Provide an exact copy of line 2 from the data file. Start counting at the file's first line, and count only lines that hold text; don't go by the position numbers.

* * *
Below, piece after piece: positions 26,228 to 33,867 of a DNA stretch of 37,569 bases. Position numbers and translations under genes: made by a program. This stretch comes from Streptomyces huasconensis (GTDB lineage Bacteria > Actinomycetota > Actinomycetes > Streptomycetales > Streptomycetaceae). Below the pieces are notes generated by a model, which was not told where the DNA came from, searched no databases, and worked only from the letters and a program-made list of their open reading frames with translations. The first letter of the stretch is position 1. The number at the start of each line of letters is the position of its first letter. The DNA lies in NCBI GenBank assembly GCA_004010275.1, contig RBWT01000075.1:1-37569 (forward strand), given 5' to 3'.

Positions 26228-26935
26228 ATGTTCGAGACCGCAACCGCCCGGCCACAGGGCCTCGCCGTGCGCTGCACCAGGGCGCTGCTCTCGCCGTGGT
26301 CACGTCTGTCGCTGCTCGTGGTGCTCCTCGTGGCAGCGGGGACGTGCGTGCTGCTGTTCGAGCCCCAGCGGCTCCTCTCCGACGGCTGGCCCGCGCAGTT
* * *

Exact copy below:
Positions 26228-26935